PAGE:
When the powerful are beyond the pale of the law
During the UPA regime, the vested interests in the Central Government had destroyed many public sector undertakings with merciless indifference by allowing a policy drift to favour their blue-eyed boys.
There is not an iota of doubt regarding the intentions of Prime Minister Narendra Modi in making governance free from corruption, favouritism and nepotism. However, a single man cannot change the nation. Modi’s visionary and pragmatic leadership has infused hope, trust and optimism among people of a corruption-free and developed society and to realize this dream, ministers and bureaucrats must work together in tandem.
Our Cover Story opens a can of worms present in the Power Finance Corporation which is considered the financial backbone of the Indian power sector. It is a shocking tale of how guidelines were manipulated in the Power Ministry to help PFC Director (Finance) R Nagarajan continue in his post in spite of not getting valid and proper Central Vigilance Commission clearance till date.
The revelation is a testimony of the fact that the vested interests in the Government continue to manipulate the top management of PSUs. The powerful and wealthy are still placed comfortably beyond the pale of the law and the integrity of every institution of governance lies in tatters, in the same way it was during the UPA regime.
It is a point to ponder why things have come to such a pass. And will it ever change?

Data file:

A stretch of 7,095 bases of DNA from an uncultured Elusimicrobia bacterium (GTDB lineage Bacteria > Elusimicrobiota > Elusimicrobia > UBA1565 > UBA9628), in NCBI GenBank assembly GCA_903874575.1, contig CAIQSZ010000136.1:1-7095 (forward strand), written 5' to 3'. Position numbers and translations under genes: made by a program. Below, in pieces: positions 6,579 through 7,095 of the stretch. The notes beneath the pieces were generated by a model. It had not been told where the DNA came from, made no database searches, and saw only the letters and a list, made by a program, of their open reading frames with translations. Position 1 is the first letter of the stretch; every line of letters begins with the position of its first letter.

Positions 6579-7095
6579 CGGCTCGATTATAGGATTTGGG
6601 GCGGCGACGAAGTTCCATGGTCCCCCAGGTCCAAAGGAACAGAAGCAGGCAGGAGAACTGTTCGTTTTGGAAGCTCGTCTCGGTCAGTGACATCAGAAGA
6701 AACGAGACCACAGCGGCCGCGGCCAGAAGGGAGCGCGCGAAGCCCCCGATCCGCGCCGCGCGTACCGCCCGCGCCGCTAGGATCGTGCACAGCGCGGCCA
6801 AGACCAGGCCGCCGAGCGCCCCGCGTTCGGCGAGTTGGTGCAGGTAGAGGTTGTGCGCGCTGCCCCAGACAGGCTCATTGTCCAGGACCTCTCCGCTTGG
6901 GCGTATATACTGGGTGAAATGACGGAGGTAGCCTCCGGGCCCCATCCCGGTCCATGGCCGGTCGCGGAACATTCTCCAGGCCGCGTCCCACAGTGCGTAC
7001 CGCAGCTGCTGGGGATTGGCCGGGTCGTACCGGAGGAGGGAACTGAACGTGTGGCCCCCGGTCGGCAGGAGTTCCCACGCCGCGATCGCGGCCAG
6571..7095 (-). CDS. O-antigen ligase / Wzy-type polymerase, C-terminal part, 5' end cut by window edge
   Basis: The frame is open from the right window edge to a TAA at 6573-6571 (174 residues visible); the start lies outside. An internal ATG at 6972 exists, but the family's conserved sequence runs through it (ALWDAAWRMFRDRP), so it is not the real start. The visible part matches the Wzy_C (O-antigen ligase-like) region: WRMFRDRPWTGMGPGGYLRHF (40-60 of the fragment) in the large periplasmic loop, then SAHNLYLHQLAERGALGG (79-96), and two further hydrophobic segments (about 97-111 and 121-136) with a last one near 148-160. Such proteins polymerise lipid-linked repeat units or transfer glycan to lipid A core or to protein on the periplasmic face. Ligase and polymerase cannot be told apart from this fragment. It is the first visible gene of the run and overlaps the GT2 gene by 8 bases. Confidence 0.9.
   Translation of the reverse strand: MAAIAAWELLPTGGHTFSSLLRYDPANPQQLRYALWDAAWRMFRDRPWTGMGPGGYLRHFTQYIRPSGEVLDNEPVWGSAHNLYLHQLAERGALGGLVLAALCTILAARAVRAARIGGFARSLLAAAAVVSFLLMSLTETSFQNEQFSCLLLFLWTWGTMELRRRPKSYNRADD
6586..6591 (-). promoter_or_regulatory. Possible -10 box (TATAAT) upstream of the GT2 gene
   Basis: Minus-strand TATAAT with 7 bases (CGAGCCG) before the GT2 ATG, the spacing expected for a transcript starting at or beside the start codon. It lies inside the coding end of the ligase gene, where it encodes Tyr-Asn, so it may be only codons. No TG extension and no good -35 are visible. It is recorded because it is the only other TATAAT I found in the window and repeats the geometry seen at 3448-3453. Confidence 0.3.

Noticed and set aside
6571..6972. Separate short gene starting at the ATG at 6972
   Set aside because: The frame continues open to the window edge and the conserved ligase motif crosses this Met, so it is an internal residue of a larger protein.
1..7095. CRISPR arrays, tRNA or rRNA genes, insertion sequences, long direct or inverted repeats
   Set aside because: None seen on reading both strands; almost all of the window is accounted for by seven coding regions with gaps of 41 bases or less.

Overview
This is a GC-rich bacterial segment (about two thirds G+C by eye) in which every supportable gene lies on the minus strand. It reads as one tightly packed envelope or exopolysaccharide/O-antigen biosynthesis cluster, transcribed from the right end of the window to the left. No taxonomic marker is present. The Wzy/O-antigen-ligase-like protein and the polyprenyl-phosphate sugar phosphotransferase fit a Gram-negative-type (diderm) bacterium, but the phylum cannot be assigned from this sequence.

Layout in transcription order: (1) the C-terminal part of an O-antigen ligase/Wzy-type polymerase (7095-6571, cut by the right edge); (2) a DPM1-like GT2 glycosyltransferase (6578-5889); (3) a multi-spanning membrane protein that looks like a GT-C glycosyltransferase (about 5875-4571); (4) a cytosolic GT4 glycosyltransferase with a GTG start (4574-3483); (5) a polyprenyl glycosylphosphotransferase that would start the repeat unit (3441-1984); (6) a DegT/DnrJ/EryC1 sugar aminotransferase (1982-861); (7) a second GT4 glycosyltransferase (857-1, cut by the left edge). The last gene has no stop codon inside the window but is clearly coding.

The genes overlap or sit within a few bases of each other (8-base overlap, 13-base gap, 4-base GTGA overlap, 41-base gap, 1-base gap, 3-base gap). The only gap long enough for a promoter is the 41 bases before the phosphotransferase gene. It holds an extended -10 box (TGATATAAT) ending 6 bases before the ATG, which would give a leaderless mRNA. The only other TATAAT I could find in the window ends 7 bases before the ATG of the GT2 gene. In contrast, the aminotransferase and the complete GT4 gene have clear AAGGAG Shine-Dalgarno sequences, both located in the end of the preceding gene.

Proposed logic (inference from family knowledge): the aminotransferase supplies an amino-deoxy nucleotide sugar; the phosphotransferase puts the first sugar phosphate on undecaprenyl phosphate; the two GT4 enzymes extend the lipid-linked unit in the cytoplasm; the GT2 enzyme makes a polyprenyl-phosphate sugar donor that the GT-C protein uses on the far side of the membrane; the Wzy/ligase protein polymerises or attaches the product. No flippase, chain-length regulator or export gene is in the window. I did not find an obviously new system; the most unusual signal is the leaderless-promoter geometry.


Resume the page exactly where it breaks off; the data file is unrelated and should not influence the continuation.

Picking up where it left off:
The citizens of India have expectations of transparent and corruption- free governance from the Modi Government. The bureaucrats should understand that it was high time they worked towards making the Government more open and transparent. The writing is on the wall.
In the Ministry Watch segment of this edition, a former senior Indian Railways officer reveals what is ailing the transport behemoth and the way forward. The Railways is in dire need of reforms. The Government should consider restructuring the Indian Railways, a step which has helped the railways in several European countries and also in Japan to improve their market share, raise employee productivity, bolster infrastructure investments and reduce public subsidies.
With over 1.3 million workers, the Indian Railways is the largest non-military employer in the world. However, over the years the organization is hurtling towards a disaster due to the rampant abuse of its monopoly and mismanagement. Though the Suresh Prabhu-led Railway Ministry is now trying to overhaul the system, it will take time to turn the tide. According to Government data, the overall losses in passenger and other coaching services in the Indian Railways were Rs 33,490.95 crore during 2014-15. A CAG audit of the 442 railconstruction projects active as of March 2014 found that delays and poor planning caused costs to balloon 69% over the original estimates. Seventy-five of these projects had been in the works for more than 15 years and three for more than 30 years. Work on 22 projects hadn’t started.